For now, at least, most travel is not an option. That is a radical shift in the lifestyle of many bankers and high net-worth individuals.

“I was doing 120 flights a year, minimum, for 20 years,” noted DeVere Group’s Green.

But if anything, that lack of physical mobility led to greater intellectual endeavour. Clients, stuck at home, were online at all hours of the day, keen to absorb research and debate investment opportunities with their main financial advisers.

“I didn't have extra time in lockdown,” added Green. “It was the opposite. Everybody wanted to talk to me via Zoom and WhatsApp. I was actually busier – much busier – than ever before.”

We are seeing a lot of people looking at Britain as a place to come and live. Despite Brexit
Greg Limb, KPMG
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That required new forms of technology to be up to the task – and in the main it was. Zoom and Microsoft Teams, among other services, proved to be “a great way of getting some of our specialists onto calls and enabling them to give our clients greater access to advice”, noted KPMG’s Limb.

Volatility and uncertainty didn’t entirely upset the apple cart. True, the West is wedged in a period of political uncertainty. And yes, some governments didn’t cover themselves in glory this year. But HNW families are far from ready to abandon the markets they’ve known and trusted for years.

Quite the opposite.

“There has certainly been a very strong drive for very wealthy families to choose a jurisdiction and be loyal to it,” noted Michel Longhini, CEO private banking at Edmond de Rothschild. “Places like Switzerland offer real safety and offer a combination of a good investment climate and a good education and health system.”

Nor, it seems, has the fumbling over Brexit at a political level altered how many global HNW families view the UK.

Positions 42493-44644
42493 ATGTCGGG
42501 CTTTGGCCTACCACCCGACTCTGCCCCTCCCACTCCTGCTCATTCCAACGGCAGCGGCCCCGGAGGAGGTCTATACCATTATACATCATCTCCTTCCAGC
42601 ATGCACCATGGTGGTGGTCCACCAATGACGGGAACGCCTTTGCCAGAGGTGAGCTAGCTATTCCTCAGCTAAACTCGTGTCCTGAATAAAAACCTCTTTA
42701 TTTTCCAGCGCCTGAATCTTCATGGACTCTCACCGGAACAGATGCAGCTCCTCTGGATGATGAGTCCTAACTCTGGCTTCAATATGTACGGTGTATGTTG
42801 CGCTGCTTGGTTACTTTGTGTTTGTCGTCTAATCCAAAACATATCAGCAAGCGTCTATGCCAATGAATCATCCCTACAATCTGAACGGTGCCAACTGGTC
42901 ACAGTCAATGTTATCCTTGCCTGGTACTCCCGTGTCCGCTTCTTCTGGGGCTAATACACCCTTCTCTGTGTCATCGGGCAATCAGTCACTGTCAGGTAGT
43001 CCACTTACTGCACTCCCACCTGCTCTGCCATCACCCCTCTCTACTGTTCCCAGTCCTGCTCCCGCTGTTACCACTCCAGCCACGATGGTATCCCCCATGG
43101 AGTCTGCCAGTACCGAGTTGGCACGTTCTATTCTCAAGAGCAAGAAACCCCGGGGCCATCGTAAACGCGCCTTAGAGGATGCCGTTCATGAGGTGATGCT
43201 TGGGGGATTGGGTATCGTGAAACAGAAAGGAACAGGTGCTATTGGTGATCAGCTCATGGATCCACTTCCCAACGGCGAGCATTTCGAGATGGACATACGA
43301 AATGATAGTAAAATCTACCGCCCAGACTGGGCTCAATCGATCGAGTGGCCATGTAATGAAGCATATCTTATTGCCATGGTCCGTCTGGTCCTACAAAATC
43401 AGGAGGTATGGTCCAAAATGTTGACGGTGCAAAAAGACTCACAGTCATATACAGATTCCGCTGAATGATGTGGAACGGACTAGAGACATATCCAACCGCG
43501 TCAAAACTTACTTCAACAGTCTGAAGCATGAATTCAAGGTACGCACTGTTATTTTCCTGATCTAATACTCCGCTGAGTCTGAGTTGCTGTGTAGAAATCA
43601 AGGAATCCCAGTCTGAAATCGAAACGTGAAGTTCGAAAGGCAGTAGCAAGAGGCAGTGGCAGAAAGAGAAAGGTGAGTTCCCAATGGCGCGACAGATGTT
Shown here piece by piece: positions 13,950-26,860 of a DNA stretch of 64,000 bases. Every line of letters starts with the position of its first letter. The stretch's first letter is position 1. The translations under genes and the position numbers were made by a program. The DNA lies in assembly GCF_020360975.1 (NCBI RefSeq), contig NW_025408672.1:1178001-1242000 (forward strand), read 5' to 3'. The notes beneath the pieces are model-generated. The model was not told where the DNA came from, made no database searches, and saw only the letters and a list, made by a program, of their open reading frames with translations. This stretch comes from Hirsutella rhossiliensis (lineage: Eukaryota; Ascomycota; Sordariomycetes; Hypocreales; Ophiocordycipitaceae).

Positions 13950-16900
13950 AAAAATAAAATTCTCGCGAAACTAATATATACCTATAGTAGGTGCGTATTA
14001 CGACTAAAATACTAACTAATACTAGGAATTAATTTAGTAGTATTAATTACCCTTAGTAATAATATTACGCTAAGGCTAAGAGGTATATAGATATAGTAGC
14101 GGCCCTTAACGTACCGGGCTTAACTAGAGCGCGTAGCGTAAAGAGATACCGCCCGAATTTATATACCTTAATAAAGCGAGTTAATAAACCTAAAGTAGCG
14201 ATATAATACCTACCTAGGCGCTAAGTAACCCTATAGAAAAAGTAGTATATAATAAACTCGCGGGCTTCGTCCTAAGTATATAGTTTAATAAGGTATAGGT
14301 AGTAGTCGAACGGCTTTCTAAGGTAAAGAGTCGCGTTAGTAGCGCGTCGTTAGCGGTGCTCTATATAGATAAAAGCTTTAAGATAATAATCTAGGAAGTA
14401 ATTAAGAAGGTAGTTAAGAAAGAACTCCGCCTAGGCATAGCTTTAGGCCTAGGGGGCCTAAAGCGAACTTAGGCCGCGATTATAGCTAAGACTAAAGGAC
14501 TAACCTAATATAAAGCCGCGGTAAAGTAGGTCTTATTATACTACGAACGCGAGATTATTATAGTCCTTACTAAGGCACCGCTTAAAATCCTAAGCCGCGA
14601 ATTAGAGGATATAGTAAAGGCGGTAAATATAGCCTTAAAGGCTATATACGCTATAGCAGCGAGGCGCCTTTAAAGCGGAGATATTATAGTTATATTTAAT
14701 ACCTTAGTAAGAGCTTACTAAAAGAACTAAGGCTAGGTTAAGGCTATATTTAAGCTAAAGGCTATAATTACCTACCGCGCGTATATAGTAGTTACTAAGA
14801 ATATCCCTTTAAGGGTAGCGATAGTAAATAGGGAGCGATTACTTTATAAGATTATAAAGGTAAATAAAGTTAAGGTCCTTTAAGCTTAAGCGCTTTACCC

Cohen at JPMorgan Private Bank noted that: “While Brexit appears as a major issue for European onshore clients, it remains a low consideration for those outside the EU. London, irrespective of what happens with Brexit, is still a key destination for education, finance and healthcare.”

Alternative or tangible assets is where you will find the real long-term yield
Michel Longhini, Edmond de Rothschild
Michel Longhini_400.jpg

KPMG’s Limb noted that, despite the uncertainty over the nature of a UK-EU trade deal, “we are seeing a lot of people looking at Britain as a place to come and live. Despite Brexit, despite everything that’s going on, you know you have access to the capital markets, a stable environment and world-leading legal system.”

There is also a sense that wealthy private investors are starting to look beyond Covid, even though some lockdowns are still in place and any vaccine is a work in progress.

“What we are now starting to see is clients emerging out of this and looking for opportunity,” said Limb. “I think a lot of those opportunities will come outside of the conventional capital markets in areas like private investments.”

Edmond de Rothschild’s Longhini said: “Alternative or tangible assets is where you will find the real long-term yield”.

For Puoti at Burges Salmon, private equity is “definitely something that more clients are looking at”.

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Elliot Wilson is Greater China Editor and Private Banking and Wealth Management Editor. He joined the magazine in 2020 having been a regular contributor focusing on China and the Indian subcontinent, Russia and Eastern Europe/the CIS. He is based in Hong Kong.